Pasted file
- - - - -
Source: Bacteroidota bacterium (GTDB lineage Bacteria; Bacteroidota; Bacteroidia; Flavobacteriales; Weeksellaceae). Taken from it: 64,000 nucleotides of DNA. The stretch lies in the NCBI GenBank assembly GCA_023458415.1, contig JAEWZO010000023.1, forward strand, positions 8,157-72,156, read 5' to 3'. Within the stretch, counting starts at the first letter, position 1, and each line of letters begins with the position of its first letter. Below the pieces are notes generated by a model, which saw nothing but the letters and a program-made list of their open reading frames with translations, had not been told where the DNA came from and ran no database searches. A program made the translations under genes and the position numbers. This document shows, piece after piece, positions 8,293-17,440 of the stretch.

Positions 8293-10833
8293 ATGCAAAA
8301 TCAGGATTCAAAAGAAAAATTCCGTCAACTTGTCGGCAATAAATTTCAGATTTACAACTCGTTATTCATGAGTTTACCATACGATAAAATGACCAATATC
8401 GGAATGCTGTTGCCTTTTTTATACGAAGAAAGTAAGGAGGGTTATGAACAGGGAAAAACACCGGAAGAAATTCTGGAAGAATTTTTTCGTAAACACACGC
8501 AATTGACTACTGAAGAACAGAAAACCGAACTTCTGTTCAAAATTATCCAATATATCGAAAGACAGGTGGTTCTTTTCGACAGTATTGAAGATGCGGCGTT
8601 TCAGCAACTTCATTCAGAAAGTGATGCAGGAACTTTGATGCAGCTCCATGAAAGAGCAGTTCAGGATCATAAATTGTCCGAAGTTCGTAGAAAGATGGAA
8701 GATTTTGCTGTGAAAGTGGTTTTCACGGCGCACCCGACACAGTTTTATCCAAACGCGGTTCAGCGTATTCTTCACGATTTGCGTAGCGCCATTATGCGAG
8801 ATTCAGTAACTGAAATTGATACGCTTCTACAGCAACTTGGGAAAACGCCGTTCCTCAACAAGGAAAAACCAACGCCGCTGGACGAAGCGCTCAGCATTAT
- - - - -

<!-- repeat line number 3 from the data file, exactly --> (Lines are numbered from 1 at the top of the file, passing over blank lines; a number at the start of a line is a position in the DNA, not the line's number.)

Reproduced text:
8293 ATGCAAAA